The real solution to ED overcrowding
There have been a number of studies and reports conducted on the issue of emergency department overcrowding and ambulance diversion that offer a number of alternative solutions, including one commissioned by the Department of Public Health, and none of them call for the placement of patients in hallways.
There are three root causes of the overcrowding problem in Massachusetts:
- Understaffing of registered nurses to allow for full utilization of existing hospital capacity to allow for efficient transfer of patients out of emergency departments onto inpatient units.
- A shortage of beds in the system due to hospital consolidation caused by the industry’s reliance on a cut-throat free-market model of health care delivery.
- A failure of hospital administrators to manage non-emergent, elective surgeries and admissions by physicians to control bed utilization and availability.
The solutions promoted by the MNA that responds to these root causes include:
- Passage of legislation to regulate RN-to-patient ratios in all acute care hospitals, which includes a ratio for nurses in the emergency department. This law will guarantee full staffing to allow for opening up of bed capacity to ease overcrowding; and it will end the current shortage of nurses who are refusing to work in hospitals because of the current conditions.
- Creation of a safe, properly-equipped holding area (not a hallway) for patients awaiting a bed on an inpatient unit. This area must be safely staffed with nurses dedicated to caring for those patients. In no instance should an ED nurse be assigned to cover treatment rooms in the ED and still be responsible for patients in a hallway.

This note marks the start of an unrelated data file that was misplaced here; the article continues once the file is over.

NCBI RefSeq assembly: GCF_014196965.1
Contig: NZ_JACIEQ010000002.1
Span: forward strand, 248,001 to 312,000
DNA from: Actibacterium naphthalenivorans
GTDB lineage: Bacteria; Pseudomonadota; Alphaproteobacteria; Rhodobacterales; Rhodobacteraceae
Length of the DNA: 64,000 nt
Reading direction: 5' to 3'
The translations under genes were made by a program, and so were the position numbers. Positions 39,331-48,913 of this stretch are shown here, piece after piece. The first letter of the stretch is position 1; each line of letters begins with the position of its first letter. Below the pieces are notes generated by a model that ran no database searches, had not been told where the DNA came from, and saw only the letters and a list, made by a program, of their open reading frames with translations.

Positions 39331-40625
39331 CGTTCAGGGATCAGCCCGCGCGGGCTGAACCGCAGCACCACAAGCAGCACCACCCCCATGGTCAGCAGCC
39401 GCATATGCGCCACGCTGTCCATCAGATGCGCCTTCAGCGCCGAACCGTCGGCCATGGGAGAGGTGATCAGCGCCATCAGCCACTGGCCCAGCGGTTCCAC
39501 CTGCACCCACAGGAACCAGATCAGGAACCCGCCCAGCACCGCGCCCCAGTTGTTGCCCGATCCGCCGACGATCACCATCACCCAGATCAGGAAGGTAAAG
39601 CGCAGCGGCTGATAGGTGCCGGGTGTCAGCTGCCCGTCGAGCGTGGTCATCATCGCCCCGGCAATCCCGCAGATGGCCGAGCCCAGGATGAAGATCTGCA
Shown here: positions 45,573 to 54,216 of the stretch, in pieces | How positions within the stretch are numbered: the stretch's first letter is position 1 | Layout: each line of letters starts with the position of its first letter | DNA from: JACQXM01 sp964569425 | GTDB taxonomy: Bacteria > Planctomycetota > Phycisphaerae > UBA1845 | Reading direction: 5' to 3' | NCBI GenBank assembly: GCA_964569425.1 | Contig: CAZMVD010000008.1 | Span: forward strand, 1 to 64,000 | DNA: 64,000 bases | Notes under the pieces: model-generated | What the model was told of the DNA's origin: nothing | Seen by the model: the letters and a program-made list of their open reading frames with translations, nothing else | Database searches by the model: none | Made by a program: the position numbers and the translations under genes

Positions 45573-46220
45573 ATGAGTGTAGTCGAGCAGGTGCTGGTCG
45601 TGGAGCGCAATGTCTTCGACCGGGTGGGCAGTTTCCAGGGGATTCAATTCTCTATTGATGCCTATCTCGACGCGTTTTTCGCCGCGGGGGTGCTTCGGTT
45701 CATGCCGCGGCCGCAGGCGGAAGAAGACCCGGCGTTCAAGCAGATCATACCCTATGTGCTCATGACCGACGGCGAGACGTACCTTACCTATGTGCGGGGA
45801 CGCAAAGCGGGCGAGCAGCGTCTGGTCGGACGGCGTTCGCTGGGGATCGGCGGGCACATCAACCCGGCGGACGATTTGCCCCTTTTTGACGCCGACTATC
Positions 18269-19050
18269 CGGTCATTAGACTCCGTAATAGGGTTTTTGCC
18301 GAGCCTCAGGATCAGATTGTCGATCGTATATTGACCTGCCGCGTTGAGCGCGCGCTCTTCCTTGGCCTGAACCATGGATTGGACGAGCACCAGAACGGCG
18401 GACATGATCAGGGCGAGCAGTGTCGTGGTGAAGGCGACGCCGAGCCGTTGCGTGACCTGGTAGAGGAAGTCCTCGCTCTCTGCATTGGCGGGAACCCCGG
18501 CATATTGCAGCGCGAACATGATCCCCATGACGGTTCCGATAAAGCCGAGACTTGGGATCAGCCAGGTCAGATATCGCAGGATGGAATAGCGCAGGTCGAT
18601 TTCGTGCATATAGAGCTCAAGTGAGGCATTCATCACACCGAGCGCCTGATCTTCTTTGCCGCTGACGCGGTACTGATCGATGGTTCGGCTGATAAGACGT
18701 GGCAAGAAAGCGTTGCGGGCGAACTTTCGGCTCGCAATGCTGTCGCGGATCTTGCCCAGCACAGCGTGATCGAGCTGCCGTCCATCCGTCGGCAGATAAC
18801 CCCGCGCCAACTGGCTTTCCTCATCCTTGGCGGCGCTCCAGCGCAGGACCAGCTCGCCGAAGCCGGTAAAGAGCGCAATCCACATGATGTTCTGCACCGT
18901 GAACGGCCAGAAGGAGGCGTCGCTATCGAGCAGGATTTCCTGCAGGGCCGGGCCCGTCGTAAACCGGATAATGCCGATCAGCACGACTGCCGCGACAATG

- Staff to full-bed capacity as opposed to the current practice of providing staffing based on an estimated average daily census. Even with the loss of bed capacity in our state’s hospitals, in many instances, there are beds available for patients in the hospital; there are just no nurses available on that shift to staff the beds. The Institute of Medicine, in its groundbreaking report on nurse staffing and patient safety, recommends that hospitals overstaff units to account for and manage variability in patient flow.
- Mandating that hospitals take appropriate control of elective admissions or regulate suitable hospital discharge procedures to smooth admissions and allow for the capacity to handle spikes in emergency department utilization. The DPH commissioned a study by a team of Boston University researchers who have developed just such a system for hospitals. The program has been adopted by Boston Medical Center and has been working well. But no other hospital in Massachusetts is adopting these policies.
- Adequately staff ancillary departments to allow for rapid cleaning and turnaround of rooms. In many instances, there is a staffed bed available for a patient, but there is a delay in turning over the room.
- Ambulance diversion to a well-staffed hospital with the capacity to properly care for a patient is safer than overloading a hospital that is already filled to capacity, thus necessitating care in a hallway.
- The DPH needs to assess current and future bed capacity, and the state needs to ensure the provision of an appropriate number of beds throughout the state to provide safe, dignified care to the residents of the commonwealth.
The MNA continues to research methods of dealing with ED overcrowding that do not involve corridor care and will educate its members and the nursing community about these alternatives.
It will be conducting a survey of emergency department nurses to determine what hospitals across the state are doing to deal with this crisis and most important of all, it will be pushing for passage this year of legislation to regulate RN-to-patient ratios in hospitals, which is a lynchpin to a true system wide solution.
To review the MNA position statement on this issue, click here.